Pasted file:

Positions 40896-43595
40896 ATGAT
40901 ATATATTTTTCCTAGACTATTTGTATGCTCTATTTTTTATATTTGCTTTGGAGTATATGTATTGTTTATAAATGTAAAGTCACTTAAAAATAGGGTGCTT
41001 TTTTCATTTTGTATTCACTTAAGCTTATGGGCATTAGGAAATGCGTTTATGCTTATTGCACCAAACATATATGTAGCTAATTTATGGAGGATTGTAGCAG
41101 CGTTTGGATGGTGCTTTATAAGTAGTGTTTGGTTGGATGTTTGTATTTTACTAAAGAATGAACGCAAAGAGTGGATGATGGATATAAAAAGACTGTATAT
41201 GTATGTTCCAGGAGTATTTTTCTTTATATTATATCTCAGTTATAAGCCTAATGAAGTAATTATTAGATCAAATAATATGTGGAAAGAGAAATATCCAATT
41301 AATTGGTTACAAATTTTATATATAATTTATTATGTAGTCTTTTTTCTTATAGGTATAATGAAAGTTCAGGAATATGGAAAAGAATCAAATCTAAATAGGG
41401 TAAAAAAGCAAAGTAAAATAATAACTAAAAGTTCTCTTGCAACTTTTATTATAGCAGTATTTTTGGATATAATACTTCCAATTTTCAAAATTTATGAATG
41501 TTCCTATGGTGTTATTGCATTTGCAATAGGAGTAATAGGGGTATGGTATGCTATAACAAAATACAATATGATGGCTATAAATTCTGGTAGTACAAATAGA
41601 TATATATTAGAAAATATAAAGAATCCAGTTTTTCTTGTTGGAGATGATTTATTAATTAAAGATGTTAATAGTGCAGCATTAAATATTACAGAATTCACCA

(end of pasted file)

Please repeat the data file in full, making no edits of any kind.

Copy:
Positions 40896-43595
40896 ATGAT
40901 ATATATTTTTCCTAGACTATTTGTATGCTCTATTTTTTATATTTGCTTTGGAGTATATGTATTGTTTATAAATGTAAAGTCACTTAAAAATAGGGTGCTT
41001 TTTTCATTTTGTATTCACTTAAGCTTATGGGCATTAGGAAATGCGTTTATGCTTATTGCACCAAACATATATGTAGCTAATTTATGGAGGATTGTAGCAG
41101 CGTTTGGATGGTGCTTTATAAGTAGTGTTTGGTTGGATGTTTGTATTTTACTAAAGAATGAACGCAAAGAGTGGATGATGGATATAAAAAGACTGTATAT
41201 GTATGTTCCAGGAGTATTTTTCTTTATATTATATCTCAGTTATAAGCCTAATGAAGTAATTATTAGATCAAATAATATGTGGAAAGAGAAATATCCAATT
41301 AATTGGTTACAAATTTTATATATAATTTATTATGTAGTCTTTTTTCTTATAGGTATAATGAAAGTTCAGGAATATGGAAAAGAATCAAATCTAAATAGGG
41401 TAAAAAAGCAAAGTAAAATAATAACTAAAAGTTCTCTTGCAACTTTTATTATAGCAGTATTTTTGGATATAATACTTCCAATTTTCAAAATTTATGAATG
41501 TTCCTATGGTGTTATTGCATTTGCAATAGGAGTAATAGGGGTATGGTATGCTATAACAAAATACAATATGATGGCTATAAATTCTGGTAGTACAAATAGA
41601 TATATATTAGAAAATATAAAGAATCCAGTTTTTCTTGTTGGAGATGATTTATTAATTAAAGATGTTAATAGTGCAGCATTAAATATTACAGAATTCACCA